Superior Court Associate Judge Joseph N. Camacho yesterday vacated a plea agreement that he previously accepted in the case against Alfred Jacob Teregeyo Kaipat, a 30-year-old who allegedly grabbed two machetes from Feng Hua Store in San Jose, threatened to kill his wife, then barricaded himself on the third floor of the store’s building before surrendering himself to police after three hours.
Camacho vacated the plea deal after hearing the arguments by the prosecution and the defense counsel.
The judge said the prosecution and the defense may re-submit another plea agreement.
Camacho set a change of plea hearing on March 1, 2016 at 9am.
On Oct. 28, 2015, Kaipat, who appeared with counsel assistant public defender Tillman Clark, pleaded guilty to the offenses of two counts of violation of protective order and one count of theft.
Camacho accepted Kaipat’s guilty plea and the plea agreement.
Camacho then set the sentencing for Dec. 2, 2015.
At the scheduled Dec. 2, 2015 sentencing hearing, the hearing was postponed because Kaipat was going to serve at least one year.
The judge requested for additional sentencing briefs and continued the sentencing hearing for Feb. 10, 2016.
At the said hearing, assistant attorney general Emily Cohen and assistant public defender Tillman Clark both discovered that they understood that the plea agreement would allow the court to determine the amount of jail to be served, which was in a range between a year and two years.
Camacho understood the terms of the plea agreement to be a recommendation, not binding.
Clark and Cohen explained that there is only a grammatical error in the plea agreement.
The judge then reset the sentencing for yesterday.
In Kaipat’s brief in support of the plea agreement, Clark requested the court to amend the plea deal to correct a grammatical error, continue with the sentencing, and follow the intentions of both parties.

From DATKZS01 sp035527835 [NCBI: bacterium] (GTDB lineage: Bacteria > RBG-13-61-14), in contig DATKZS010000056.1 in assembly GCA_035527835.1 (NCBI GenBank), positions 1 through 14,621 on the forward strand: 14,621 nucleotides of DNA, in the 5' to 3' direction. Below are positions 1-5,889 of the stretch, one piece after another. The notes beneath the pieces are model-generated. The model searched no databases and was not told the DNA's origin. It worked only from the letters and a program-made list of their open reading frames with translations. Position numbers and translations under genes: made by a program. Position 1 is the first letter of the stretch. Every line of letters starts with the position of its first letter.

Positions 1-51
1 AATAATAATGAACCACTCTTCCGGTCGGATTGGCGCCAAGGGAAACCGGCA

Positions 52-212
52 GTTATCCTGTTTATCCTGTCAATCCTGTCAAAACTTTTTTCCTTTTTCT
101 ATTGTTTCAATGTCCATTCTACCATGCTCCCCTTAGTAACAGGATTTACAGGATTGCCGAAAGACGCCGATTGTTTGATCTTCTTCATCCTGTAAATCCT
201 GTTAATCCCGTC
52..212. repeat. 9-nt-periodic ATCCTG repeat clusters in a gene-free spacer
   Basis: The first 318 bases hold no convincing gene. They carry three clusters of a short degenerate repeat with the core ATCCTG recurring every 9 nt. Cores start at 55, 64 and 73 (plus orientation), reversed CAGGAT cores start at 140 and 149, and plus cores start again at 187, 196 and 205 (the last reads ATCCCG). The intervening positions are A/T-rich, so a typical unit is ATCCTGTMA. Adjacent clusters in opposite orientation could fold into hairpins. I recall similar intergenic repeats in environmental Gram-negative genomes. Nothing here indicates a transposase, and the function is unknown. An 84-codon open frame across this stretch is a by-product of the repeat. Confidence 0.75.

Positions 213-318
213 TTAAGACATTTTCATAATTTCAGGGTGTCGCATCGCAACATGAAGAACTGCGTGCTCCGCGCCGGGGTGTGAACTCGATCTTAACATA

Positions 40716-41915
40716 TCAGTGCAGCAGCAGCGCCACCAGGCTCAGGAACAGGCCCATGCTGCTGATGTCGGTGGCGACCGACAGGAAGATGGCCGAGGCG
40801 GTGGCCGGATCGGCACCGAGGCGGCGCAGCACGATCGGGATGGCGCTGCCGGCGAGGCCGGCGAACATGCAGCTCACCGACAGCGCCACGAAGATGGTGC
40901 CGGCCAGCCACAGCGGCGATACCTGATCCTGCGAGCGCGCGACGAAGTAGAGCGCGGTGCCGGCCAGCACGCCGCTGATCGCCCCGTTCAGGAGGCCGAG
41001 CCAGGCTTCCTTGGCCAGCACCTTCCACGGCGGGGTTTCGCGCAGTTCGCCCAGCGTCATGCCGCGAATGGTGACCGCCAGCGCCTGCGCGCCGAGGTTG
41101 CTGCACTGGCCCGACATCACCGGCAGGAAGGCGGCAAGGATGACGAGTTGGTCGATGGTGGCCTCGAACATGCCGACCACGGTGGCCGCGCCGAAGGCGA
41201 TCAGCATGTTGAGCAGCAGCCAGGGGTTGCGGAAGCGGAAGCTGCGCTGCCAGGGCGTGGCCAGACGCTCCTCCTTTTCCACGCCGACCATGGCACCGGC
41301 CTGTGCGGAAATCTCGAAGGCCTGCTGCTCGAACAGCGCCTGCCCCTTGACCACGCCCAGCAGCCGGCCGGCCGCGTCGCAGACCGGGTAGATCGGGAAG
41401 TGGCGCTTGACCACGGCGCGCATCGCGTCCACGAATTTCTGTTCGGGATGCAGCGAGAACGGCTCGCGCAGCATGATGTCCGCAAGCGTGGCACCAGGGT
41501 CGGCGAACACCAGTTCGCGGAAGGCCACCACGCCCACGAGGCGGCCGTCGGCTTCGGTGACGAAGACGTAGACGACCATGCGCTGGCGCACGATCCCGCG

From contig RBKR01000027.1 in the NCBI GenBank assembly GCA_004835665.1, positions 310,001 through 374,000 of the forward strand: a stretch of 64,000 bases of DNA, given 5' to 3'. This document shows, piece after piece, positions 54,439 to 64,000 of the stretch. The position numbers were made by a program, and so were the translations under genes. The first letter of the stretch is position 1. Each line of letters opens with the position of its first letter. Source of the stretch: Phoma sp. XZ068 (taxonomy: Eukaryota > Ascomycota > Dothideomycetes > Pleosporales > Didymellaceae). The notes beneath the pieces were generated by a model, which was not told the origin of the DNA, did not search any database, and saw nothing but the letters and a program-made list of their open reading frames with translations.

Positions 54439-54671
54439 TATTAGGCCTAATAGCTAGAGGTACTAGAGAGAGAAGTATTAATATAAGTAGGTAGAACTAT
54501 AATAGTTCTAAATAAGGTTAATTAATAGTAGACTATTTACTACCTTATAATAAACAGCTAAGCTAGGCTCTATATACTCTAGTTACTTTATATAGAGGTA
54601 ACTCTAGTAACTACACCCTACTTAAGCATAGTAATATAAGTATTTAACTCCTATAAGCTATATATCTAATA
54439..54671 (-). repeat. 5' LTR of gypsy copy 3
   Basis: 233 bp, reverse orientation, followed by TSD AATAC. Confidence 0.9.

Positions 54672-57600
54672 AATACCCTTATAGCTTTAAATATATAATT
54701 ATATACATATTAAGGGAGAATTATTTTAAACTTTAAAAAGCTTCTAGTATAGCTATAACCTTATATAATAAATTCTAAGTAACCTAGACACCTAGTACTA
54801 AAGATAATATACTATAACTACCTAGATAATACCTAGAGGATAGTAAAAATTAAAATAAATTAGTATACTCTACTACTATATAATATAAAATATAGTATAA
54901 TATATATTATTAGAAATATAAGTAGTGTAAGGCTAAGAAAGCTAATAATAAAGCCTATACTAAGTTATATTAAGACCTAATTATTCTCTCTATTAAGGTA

Clark said the plea agreement purports to be submitted pursuant to Rule 11(e)(1)(B), which taken on its face would suggest that the details of the sentence would be a “recommendation” to the judge and not binding, as opposed to Rule 11(e)(1)(C), in which the parties agree to a specific sentence.
Clark said both parties agree that this was a grammatical error.
The defense lawyer also noted that during a lengthy discussion of sentencing guidelines at the Dec. 2 sentencing hearing, Camacho clarified that the continuance of the sentencing date would not prejudice the defendant because the absolute minimum amount of jail he could be sentenced to was one year in prison.
This, Clark said, indicates that Camacho was acting under full awareness of the fact that he had accepted a plea under Rule 11(e)(1)(C) in which he was bound by the language of the agreement and where the absolute minimum Kaipat could serve was one year.
In the government’s brief, assistant attorney general Cohen said Camacho did not inform Kaipat that he had no right to withdraw his plea if the court did not follow the government’s recommendation.
Based on these facts, Cohen said, it seemed apparent to the government that the court interpreted the terms of the plea agreement in the same fashion as the government and the defendant.
Cohen said if the court decides it will not accept the plea agreement with the enumerated terms, the proper remedy is for the court to reject the plea agreement and allow the defendant to withdraw his plea.
According to the factual basis of the plea deal, on July 25, 2015 on Saipan, Kaipat went to his wife Yanyou Kaipat’s store in Dandan, made contact with her, then called her on her phone several hours later, while a court’s protective order prohibiting him from doing so was in place. On that day, he also stole two machetes from Feng Hua Market.